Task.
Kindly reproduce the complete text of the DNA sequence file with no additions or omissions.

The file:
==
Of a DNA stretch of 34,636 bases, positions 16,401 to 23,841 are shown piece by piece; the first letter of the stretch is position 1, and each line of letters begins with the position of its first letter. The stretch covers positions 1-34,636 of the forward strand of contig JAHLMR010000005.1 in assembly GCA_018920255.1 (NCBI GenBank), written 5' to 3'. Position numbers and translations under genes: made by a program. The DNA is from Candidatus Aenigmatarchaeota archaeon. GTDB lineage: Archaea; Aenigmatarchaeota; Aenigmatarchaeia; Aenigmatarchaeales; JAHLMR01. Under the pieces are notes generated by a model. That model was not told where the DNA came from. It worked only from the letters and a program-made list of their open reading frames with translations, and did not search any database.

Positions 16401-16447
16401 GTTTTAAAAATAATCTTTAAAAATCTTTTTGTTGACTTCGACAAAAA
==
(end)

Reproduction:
Of a DNA stretch of 34,636 bases, positions 16,401 to 23,841 are shown piece by piece; the first letter of the stretch is position 1, and each line of letters begins with the position of its first letter. The stretch covers positions 1-34,636 of the forward strand of contig JAHLMR010000005.1 in assembly GCA_018920255.1 (NCBI GenBank), written 5' to 3'. Position numbers and translations under genes: made by a program. The DNA is from Candidatus Aenigmatarchaeota archaeon. GTDB lineage: Archaea; Aenigmatarchaeota; Aenigmatarchaeia; Aenigmatarchaeales; JAHLMR01. Under the pieces are notes generated by a model. That model was not told where the DNA came from. It worked only from the letters and a program-made list of their open reading frames with translations, and did not search any database.

Positions 16401-16447
16401 GTTTTAAAAATAATCTTTAAAAATCTTTTTGTTGACTTCGACAAAAA